|Posted on June 28, 2013 at 11:45 PM|
By Andy Nemec
This year marks the 44th anniversary of the Stonewall Riots. We're taking a look back at not only the event itself, but some of what came before it, and what happened afterward. It is perhaps one of the most significant events in gay history and deserves a good look. After all, things don't happen in a vacuum, and to understand why Stonewall happened we have to look at what came before it. To understand the impact it had, we'll explore what came after it.
It's been said that Stonewall marked the beginning of the gay rights movement. That's not entirely correct – it actually marked the beginning of a more assertive and even militant gay rights movement, as opposed to the one with a slightly different focus that had existed much longer. The Gay Liberation Front was one of the more militant gay rights organizations to emerge after the Stonewall Riots, and is well remembered. However, there were many predecessor organizations that were involved in what was previously called the “Homosexual Emancipation” and “homophile” movement, as well as several individuals.
One of the first such American organizations that we know much about was the Society of Human Rights, founded in 1924 by Henry Gerber in Chicago. Not only did Gerber document the founding and history of the organization, but he also wrote about homosexuality in a self-published periodical.
Henry Gerber - founder of Society of Human Rights
The wording of the organization's charter was interesting and reflective of the era: “To promote and protect the interests of people who by reason of mental and physical abnormalities are abused and hindered in the pursuit of which is guaranteed them by the Declaration of Independence, and combat the public prejudices against them by dissemination of facts according to modern science among intellectuals of the mature age. The Society stands only for law and order; it is in harmony with any and all general laws insofar as they protect the rights of others, and does in no manner recommend any acts in violation of present laws nor advocate any manner inimical to the public welfare.”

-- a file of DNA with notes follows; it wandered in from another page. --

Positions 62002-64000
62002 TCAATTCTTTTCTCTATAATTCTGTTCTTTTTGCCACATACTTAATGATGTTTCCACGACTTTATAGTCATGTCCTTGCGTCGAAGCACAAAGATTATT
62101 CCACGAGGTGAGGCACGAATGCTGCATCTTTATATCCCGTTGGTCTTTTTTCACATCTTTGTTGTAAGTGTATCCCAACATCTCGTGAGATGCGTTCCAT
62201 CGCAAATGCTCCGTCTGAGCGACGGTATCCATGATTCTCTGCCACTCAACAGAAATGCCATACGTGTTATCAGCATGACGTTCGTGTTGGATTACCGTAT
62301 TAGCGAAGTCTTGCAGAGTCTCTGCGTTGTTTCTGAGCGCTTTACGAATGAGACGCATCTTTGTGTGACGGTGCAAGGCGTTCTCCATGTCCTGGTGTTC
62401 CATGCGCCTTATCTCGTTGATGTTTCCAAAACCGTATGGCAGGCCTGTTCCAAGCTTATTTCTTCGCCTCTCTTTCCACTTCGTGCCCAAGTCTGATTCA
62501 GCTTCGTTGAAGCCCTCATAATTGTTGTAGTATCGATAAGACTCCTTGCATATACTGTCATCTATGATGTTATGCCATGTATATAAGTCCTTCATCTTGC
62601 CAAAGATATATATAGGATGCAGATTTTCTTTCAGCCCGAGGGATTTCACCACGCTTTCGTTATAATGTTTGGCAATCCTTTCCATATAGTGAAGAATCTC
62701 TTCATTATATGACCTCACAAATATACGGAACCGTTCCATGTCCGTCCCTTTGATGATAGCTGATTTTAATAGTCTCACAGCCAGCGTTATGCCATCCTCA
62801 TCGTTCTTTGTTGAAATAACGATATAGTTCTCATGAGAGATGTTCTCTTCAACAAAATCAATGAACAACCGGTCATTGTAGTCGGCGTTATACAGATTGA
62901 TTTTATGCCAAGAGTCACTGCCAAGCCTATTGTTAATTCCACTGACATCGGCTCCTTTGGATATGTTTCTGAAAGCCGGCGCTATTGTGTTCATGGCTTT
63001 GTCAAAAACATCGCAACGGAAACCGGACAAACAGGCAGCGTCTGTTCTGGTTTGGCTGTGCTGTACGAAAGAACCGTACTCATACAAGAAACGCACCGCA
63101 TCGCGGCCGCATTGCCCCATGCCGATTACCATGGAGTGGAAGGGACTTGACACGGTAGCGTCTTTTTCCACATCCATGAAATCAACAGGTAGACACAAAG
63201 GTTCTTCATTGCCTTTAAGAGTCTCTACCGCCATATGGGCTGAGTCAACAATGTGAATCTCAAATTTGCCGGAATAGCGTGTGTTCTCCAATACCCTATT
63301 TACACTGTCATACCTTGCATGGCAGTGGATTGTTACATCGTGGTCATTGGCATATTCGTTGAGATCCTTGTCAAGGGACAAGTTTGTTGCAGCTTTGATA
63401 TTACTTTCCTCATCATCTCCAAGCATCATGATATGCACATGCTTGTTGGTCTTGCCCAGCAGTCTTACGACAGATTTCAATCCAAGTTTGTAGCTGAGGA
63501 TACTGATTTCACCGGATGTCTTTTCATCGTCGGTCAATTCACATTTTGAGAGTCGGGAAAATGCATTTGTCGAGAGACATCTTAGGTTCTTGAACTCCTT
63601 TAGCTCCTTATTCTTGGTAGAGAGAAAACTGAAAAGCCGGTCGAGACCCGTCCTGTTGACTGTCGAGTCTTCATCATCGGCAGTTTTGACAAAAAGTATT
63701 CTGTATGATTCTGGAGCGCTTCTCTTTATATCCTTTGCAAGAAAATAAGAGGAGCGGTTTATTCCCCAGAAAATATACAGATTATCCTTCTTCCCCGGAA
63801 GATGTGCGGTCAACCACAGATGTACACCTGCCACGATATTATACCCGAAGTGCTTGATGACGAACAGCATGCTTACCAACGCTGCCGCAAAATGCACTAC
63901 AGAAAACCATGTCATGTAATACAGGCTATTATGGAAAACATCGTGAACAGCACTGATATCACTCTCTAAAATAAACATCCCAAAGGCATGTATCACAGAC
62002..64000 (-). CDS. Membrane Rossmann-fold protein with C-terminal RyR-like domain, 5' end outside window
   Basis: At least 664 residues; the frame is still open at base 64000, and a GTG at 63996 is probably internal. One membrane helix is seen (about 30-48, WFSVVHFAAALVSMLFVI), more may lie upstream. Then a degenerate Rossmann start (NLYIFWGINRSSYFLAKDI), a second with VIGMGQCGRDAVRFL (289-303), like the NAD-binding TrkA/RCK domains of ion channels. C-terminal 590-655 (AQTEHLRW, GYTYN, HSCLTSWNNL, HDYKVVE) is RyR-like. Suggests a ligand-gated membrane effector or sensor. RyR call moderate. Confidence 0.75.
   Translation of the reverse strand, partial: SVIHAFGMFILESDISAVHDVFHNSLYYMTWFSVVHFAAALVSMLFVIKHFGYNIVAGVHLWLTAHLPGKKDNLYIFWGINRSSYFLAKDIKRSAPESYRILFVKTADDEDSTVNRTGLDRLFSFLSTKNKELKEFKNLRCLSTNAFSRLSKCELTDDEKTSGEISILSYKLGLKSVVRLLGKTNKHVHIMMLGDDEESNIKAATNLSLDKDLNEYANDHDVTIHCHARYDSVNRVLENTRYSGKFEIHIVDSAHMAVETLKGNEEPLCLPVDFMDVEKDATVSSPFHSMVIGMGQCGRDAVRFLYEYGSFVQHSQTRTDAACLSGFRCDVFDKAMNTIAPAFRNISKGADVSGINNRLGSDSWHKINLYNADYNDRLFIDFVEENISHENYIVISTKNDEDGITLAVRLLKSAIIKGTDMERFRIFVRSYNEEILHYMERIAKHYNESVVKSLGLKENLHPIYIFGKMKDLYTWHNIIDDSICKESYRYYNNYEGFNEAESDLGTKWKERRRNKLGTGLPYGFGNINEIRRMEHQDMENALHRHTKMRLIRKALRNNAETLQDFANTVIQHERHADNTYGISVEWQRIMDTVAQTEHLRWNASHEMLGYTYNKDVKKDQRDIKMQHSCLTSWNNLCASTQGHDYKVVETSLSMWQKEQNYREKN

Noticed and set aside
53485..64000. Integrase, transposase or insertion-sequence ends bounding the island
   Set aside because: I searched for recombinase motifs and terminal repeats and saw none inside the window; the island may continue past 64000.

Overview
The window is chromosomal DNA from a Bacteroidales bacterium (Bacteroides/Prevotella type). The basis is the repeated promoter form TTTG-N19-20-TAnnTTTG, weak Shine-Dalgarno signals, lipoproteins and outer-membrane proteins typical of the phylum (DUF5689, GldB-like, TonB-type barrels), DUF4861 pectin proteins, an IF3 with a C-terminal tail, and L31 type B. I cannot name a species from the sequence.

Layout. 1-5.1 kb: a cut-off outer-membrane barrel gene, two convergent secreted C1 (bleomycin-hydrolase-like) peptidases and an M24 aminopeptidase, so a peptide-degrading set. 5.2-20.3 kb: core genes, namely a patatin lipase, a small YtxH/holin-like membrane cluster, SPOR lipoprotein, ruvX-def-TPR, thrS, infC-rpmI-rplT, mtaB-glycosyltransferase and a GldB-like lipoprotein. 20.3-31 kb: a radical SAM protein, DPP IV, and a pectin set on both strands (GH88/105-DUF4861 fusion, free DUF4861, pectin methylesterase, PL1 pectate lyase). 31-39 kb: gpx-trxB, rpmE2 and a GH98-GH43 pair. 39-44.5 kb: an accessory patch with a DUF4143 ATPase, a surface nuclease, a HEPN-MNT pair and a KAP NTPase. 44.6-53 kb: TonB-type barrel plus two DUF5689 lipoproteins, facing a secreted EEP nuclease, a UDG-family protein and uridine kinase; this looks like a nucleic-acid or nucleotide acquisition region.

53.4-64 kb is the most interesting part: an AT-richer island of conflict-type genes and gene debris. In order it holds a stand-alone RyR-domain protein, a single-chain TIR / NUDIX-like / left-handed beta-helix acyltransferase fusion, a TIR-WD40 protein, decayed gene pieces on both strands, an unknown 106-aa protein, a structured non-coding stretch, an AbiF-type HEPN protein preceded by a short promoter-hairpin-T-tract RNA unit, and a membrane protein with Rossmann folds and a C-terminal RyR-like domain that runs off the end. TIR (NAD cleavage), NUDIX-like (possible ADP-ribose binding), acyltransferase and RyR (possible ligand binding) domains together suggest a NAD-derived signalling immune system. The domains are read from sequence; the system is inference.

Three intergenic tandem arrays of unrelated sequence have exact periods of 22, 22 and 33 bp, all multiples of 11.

While the Society of Human Rights had a name that didn't seem like it, it was truly an early “homophile” organization. Gerber was on the 7-member board that operated the organization. In spite of his noble goals, he had a great deal of difficulty enlisting members, let alone getting anyone to bankroll the organization. The organization suffered an untimely demise, dissolving in 1925 after a corrupt Chicago police department levied trumped-up charges against Gerber and two other board members for operating a “Strange Sex Cult,” as sensationally reported by a Chicago newspaper.
This did not spell the end of Gerber's activism. He continued to write articles in defense of homosexuality under various pen names. He then re-enlisted in the army, was honorably discharged in 1945, and continued his writing and work on behalf of the homophile movement well into the 1950s. He died on December 31, 1972.
Henry “Harry” Hay was the man who was primarily responsible for the founding of the Mattachine Society. The idea first came to him in 1948 in Los Angeles, but it took two years of careful persuasion of friends, associates, ministers and psychologists to get it off the ground. Hay's primary reason for the formation of the society was a fear that Senator Joe McCarthy would make homosexuals his next target, the next scapegoat. McCarthy had already gone after the Communists. Other minorities were well-organized in their own defense, so Hay felt that gays would be in his sights next. He was especially sensitive to the anti-communist witch hunt; he was a member of the Communist Party, USA. This membership in the Communist Party was the subject of much controversy and eventually led to his resignation from the society that he founded. He remained active in gay rights causes for quite some time in spite of being disillusioned with the politics of the movement.
The society did not assume the name of Mattachine until 1951. The name refers to medieval French secret societies of unmarried men who wore masks to insure their anonymity when performing publicly, often in performances that were critical of the ruling classes of the time. Secrecy and anonymity were part and parcel to the group's formation and operation at first, and Hay saw a parallel with one of these secret societies, the Mattachine. Remember that at the time, same-sex encounters of a sexual nature were illegal and androgyny was at least frowned upon.